How to Sleep Better

Getting a good night’s sleep may seem impossible when you are tossing and turning a 3 a.m. but you have more control over your sleep than you might realize. Unhealthy daytime habits and lifestyle choices can leave you tossing and turning at night and adversely affect your mood, brain and heart health, creativity, vitality, immune system and weight. But by experimenting with the following tips to find the ones that work best for you, you can enjoy better sleep at night, improve your mental and physical health and liver better.

Tip 1: Keep in touch with your natural sleep-wake cycle

Getting in sync with your body’s natural sleep-wake cycle, or circadian rhythm, is one of the most important strategies for sleeping better. If you keep a regular sleep-wake schedule you will feel much better and energized than if you sleep the same number of hours at different times.

Try to go to sleep and get up at the same time every day. This helps set your body’s internal clock and optimize the quality of your sleep. Choose a bed time when you normally feel tired, so that you don’t toss and turn. If you’re getting enough sleep, you should wake up naturally without an alarm. If you need an alarm clock, you may need an earlier bedtime.

Avoid sleeping in—even on weekends. The more your weekend/weekday sleep schedules differ, the worse the jetlag-like symptoms you’ll experience. If you need to make up for a late night, opt for a daytime nap rather than sleeping in.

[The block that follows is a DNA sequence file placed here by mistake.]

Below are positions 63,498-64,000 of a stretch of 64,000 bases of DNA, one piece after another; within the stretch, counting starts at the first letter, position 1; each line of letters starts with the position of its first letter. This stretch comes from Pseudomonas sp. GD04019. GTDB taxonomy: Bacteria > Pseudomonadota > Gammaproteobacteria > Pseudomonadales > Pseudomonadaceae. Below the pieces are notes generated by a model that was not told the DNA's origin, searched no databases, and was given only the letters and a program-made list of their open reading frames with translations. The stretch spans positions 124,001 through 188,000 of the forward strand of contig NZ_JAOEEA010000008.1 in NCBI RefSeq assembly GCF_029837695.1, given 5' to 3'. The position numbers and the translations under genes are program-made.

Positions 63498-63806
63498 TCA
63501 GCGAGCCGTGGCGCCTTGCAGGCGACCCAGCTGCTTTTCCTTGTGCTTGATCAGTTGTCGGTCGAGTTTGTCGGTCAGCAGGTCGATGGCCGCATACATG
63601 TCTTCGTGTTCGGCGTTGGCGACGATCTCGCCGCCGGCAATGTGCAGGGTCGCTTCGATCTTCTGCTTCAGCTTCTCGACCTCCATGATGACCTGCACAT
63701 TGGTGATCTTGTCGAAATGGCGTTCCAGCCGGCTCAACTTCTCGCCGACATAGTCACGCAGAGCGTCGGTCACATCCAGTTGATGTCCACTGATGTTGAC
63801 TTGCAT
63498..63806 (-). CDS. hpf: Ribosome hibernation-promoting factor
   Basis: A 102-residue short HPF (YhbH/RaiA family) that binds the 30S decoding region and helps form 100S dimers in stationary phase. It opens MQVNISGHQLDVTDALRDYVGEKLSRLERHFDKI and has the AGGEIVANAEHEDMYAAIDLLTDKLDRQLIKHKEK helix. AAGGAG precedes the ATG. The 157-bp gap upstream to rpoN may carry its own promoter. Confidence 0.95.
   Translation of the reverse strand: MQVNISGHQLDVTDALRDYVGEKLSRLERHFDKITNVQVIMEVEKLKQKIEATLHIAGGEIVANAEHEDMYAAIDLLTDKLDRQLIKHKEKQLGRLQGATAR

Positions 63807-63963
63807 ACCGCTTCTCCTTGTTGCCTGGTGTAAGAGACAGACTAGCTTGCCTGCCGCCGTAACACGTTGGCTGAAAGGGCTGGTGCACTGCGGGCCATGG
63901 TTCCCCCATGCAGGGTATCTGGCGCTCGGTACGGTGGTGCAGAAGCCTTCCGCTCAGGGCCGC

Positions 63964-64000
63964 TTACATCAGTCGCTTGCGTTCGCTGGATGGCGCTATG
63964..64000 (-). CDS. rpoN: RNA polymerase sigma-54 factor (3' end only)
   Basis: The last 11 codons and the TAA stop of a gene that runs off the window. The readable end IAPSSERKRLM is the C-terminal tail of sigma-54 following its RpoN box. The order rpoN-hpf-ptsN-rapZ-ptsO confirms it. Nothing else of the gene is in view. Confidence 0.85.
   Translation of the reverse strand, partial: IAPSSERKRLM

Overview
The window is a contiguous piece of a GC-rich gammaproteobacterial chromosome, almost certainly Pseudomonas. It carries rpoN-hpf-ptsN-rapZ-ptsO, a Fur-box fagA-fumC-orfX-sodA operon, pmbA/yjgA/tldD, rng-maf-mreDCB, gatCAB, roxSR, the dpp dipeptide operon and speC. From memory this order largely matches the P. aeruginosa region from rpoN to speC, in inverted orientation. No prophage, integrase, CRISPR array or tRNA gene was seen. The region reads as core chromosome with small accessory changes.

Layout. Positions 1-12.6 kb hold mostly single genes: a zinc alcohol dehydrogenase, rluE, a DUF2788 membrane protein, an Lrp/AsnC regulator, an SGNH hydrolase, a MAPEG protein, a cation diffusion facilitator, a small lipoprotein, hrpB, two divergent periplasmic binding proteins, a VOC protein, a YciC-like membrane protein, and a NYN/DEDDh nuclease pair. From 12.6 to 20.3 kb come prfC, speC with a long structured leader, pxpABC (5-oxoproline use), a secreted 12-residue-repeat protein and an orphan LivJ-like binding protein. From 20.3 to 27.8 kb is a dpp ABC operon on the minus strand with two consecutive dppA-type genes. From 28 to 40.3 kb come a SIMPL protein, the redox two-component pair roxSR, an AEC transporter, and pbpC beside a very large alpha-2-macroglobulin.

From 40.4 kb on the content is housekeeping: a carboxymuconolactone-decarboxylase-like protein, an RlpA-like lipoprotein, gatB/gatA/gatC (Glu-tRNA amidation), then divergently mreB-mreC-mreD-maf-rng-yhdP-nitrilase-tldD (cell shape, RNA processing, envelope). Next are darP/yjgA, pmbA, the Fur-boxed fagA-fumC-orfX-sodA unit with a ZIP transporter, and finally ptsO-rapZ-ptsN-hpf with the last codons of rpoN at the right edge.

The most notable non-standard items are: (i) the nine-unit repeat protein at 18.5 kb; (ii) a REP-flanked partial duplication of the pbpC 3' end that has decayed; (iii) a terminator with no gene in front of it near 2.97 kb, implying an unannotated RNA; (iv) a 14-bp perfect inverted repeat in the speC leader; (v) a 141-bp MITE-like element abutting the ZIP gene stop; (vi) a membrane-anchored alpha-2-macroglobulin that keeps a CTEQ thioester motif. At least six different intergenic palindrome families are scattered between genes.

The Biology of Sleep:

Be smart about napping. While napping is a good way to make up for lost sleep, if you have trouble falling asleep or staying asleep at night, napping can make things worse. Limit naps to 15 to 20 minutes in the early afternoon.

Fight after-dinner drowsiness. If you get sleepy way before your bedtime, get off the couch and do something mildly stimulating, such as washing the dishes, calling a friend, or getting clothes ready for the next day. If you give in to the drowsiness, you may wake up later in the night and have trouble getting back to sleep.

Tip 2: Control your exposure to light

Melatonin is a naturally occurring hormone which is affected by light exposure that helps regulate your sleep-wake cycle. Your brain secretes more melatonin when it’s dark—making you sleepy—and less when it’s light—making you more alert. However, many aspects of modern life can alter your body’s production of melatonin and shift your circadian rhythm.

How to influence your exposure to light at night:

Avoid bright screens within 1-2 hours of your bedtime. The blue light emitted by your phone, tablet, computer, or TV is especially disruptive. You can minimize the impact by using devices with smaller screens or turning the brightness down.

Do not watch late-night television. Not only does the light from a TV suppress melatonin, but many programs are stimulating rather than relaxing. Try listening to music or audio books instead.

When it’s time to sleep, make sure the room is dark. Use heavy curtains or shades to block light from windows, or try a sleep mask. Also consider covering up electronics that emit light.

Keep the lights down if you get up during the night. If you need some light to move around safely, try installing a dim nightlight in the hall or bathroom or using a small flashlight. This will make it easier for you to fall back to sleep.